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Since the cessation of hostilities began in Syria, activists in several cities have once again begun . What is telling is that in a number of the communities the activists have been brandishing the flag of the moderate Free Syrian Army (FSA), a repudiation of both the Syrian government and Al Qaeda affiliate Jabhat al-Nusra.
Many times it is small underreported events, like these citizen-led street protests, that can signal a pathway out of what has become an intractable civil war. What the street rallies may be revealing to us is that despite the dominance of radical jihadist groups like ISIS and Jabhat al-Nusra over the battlefield during the course of the war, a large swath of Syrian society sees neither these radical groups nor Assad as part of Syria’s future. This may indicate that while the jihadist groups have flourished during the most intense fighting, the future may lie with the more moderate mainstream opposition groups.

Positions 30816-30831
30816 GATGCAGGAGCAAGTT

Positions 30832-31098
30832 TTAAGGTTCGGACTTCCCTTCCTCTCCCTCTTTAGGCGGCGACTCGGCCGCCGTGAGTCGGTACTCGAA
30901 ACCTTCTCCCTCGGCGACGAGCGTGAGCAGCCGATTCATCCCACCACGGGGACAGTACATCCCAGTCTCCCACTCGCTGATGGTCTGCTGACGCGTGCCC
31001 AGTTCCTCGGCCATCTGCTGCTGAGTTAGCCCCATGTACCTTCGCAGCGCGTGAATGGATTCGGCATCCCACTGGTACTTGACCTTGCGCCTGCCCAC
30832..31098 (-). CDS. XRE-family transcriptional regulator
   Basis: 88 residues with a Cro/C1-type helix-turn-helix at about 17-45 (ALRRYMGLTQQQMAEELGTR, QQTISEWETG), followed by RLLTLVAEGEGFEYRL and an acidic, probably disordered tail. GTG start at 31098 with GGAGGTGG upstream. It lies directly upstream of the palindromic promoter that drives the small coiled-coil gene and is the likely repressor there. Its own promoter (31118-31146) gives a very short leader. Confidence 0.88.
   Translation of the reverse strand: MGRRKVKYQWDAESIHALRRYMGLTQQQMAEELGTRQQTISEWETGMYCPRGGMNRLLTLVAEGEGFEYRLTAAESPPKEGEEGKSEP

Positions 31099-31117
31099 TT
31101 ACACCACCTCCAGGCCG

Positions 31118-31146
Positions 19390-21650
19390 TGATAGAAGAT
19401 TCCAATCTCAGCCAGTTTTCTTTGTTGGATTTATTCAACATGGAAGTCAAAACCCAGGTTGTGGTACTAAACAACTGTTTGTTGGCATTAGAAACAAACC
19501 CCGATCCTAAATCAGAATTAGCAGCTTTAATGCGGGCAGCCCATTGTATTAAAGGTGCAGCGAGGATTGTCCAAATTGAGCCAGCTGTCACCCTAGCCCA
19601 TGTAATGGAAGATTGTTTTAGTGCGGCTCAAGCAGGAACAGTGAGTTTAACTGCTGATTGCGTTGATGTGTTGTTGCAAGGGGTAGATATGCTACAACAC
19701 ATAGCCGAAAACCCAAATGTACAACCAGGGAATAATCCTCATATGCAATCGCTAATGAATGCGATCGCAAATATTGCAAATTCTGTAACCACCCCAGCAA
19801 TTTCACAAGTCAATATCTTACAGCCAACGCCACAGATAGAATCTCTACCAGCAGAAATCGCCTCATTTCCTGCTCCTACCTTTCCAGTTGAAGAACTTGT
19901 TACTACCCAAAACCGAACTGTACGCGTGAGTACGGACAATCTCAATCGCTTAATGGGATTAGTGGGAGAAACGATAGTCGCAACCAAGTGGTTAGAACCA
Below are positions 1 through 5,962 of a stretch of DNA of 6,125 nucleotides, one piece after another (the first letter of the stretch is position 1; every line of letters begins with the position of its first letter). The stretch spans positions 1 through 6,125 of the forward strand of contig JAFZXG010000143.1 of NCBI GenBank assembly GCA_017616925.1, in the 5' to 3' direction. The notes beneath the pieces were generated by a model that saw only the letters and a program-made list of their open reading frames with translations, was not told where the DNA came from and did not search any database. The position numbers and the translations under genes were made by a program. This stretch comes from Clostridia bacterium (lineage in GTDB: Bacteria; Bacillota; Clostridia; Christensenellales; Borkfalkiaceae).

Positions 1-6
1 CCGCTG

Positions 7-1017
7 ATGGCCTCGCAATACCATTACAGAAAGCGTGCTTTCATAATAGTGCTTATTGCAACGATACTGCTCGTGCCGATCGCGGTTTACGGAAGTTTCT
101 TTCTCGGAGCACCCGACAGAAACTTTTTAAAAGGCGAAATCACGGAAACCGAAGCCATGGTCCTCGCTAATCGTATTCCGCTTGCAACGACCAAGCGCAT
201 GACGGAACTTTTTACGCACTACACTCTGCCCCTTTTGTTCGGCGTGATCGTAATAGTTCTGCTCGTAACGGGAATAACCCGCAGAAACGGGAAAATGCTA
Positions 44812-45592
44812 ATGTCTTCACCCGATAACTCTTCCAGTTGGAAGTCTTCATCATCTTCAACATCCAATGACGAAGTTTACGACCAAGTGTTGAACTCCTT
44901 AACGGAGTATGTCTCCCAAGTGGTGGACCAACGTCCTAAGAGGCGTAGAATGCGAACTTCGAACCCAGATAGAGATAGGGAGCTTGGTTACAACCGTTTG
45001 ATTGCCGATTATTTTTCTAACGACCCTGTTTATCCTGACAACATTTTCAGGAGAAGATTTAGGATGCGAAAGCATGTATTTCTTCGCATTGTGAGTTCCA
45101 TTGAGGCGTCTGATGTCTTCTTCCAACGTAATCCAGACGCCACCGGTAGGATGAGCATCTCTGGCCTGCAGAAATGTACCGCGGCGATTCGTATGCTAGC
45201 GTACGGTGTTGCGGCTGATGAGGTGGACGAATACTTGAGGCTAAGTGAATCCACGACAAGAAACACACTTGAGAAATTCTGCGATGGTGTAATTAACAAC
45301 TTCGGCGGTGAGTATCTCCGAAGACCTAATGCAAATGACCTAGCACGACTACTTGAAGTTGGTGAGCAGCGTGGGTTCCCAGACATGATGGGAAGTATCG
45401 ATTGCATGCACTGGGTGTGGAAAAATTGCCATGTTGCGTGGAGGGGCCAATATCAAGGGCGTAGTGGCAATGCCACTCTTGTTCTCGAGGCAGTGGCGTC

The signal Washington should be receiving from this is that Russia’s involvement and the extremely fragile cessation of hostilities have created a new strategic reality, which could allow the United States to regain its lost footing in Syria, escalate its efforts against ISIS and secure a strong negotiating position in future political transition talks. The United States should seize the opportunity to bring mainstream Syrian opposition forces, like the FSA, to bear in the war against ISIS, and then use the leverage that comes from liberating ISIS-controlled areas to exert influence on a future political transition process in Syria.